Proper Mulch Practices

Proper Mulching Practices

As discussed in “Why Mulch?” the use of an organic mulch can have a considerable impact on your landscapes health. Whether that impact is positive or negative has everything to do with how you apply it.

Do:

Use organic mulch, be it leaf litter, mixed wood, bagasse, pine bark, or pine straw.

 

 

Don’t:

Use cypress (the myriad reasons why will be discussed in my next post).

Apply mulch to a covered and settled height of more than three inches (see caveats below) in your general landscape. Applying more than three settled inches can inhibit water flow and gas cycling within the soil around standard landscape plants. One significant problem with over mulching around young tress is that the mulch can become more attractive to put roots in than the native soil. This leads to disease, weak and shallow roots, and ultimate a tree likely to fail in a storm.

Apply mulch next to the trunk of tress or stems of plants. Always leave a three inch area between your mulch and the plants in your landscape. Mulching all the way to the base of your plants helps promote disease and pest issues that can severely reduce the life of your plants!

Mulch depth…Caveat 1. With older, well established trees, such as our beloved Southern Live Oaks (Quercus Virginia), mulching from at least the drip line back towards the trunk can be done with up to six settled inches of mulch. This will help reduce compaction from foot traffic and suppress weeds where mechanical removal can damage tree roots leading to disease and stress within the tree. Because these establishes trees exchange gases and liquids with the soil far from the drip line (and natively would often have a significant depth of leaf mulch in the wild) the same concerns with mulching above do not apply, but still do not mulch to the trunk.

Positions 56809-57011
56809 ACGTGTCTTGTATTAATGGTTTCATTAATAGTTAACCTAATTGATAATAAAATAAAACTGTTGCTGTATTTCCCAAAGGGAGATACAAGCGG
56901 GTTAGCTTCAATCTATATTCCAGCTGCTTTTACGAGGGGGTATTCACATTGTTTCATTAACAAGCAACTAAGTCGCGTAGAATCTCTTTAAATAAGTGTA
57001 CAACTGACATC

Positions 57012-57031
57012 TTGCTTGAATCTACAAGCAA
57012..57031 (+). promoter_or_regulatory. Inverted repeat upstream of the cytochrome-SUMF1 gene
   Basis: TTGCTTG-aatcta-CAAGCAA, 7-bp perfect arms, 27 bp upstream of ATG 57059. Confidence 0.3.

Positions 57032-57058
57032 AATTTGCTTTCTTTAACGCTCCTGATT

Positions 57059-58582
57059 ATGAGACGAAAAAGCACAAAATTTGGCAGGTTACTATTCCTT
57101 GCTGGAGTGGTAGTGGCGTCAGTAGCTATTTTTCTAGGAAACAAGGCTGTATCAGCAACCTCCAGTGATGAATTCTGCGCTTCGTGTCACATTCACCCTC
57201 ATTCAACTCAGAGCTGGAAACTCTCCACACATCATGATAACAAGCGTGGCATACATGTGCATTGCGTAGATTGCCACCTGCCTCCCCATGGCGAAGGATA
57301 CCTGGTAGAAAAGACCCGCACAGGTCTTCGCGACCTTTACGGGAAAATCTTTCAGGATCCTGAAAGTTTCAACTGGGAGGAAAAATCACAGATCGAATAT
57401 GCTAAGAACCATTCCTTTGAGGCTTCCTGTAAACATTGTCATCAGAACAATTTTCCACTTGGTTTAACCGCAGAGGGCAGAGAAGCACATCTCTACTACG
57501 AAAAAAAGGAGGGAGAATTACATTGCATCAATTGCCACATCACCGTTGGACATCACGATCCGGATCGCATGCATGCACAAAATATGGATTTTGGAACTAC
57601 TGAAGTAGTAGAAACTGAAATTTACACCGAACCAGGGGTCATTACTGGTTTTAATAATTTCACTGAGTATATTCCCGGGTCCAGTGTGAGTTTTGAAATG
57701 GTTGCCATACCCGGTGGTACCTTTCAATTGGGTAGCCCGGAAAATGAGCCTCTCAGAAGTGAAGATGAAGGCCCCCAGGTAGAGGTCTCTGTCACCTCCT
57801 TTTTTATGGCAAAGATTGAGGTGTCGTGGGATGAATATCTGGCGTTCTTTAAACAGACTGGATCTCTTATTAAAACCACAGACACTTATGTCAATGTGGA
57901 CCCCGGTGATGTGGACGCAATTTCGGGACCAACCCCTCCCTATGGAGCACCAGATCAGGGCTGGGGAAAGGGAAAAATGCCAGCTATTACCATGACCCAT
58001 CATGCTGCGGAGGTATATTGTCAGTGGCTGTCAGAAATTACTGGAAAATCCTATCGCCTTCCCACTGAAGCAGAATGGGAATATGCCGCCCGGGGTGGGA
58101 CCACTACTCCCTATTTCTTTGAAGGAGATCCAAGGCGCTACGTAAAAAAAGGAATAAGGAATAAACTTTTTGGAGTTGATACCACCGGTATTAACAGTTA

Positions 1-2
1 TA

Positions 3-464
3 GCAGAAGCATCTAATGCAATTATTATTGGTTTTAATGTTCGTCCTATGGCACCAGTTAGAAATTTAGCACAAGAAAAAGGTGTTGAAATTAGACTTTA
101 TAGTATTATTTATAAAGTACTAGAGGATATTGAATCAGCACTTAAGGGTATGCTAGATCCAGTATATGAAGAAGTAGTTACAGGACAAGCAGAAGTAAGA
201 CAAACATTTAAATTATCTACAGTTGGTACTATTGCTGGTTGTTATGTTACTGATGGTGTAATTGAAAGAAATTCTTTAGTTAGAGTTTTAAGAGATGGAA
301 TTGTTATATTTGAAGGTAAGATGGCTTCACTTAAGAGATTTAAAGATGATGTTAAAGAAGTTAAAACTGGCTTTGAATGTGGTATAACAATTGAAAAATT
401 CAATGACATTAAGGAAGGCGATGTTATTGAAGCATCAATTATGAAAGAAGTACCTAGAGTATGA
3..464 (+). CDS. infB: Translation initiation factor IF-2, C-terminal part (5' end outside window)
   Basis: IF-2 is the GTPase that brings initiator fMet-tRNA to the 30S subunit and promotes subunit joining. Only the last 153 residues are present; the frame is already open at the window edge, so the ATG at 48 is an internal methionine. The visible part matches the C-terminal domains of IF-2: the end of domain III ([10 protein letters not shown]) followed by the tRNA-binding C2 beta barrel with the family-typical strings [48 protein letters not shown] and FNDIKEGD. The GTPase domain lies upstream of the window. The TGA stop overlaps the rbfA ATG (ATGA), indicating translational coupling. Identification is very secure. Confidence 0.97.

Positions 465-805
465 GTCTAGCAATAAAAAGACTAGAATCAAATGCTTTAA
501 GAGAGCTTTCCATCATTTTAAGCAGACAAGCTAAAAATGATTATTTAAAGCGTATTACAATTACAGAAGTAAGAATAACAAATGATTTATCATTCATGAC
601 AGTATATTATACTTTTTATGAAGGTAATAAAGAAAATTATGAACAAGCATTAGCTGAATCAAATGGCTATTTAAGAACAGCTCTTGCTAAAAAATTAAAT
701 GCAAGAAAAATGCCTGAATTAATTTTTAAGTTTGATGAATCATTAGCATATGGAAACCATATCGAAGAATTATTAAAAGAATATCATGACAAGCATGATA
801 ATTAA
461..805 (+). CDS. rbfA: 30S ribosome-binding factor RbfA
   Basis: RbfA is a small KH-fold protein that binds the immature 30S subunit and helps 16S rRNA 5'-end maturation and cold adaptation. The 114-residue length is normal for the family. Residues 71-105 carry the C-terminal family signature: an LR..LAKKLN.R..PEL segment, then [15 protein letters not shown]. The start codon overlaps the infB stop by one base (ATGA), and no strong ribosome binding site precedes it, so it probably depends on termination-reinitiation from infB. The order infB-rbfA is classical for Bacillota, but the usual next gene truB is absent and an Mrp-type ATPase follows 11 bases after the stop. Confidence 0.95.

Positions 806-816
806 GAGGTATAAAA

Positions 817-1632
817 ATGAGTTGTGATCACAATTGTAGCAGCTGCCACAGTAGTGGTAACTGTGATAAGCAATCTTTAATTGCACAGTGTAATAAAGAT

Mulch depth….Caveat 2. When mulching a landscape which borders and abuts one’s home or other built structure, mulch should only be applied two inches maximum and should not be applied closer than a foot from the foundation. This will ensure the area near the foundation stays drier which helps keep subterranean termites away from the structure. This also provides an area that is easy to inspect for beginning subduction, a problem for many of our homes especially near Lake Pontchartrain, which could be hidden if mulched to the foundation.

Use shells, stones, or rubber. Not only do these inorganic products not provide all of the soil building and nutrient additions that organic mulch provides, but they can cause soil compaction (leading to plant stress) and are very difficult to garden around. The use of some limestone as well as shells can have a significant impact on pushing your soil’s pH towards the alkaline, and these products all heat-up, reducing water and leading to greater manual water and plant stress.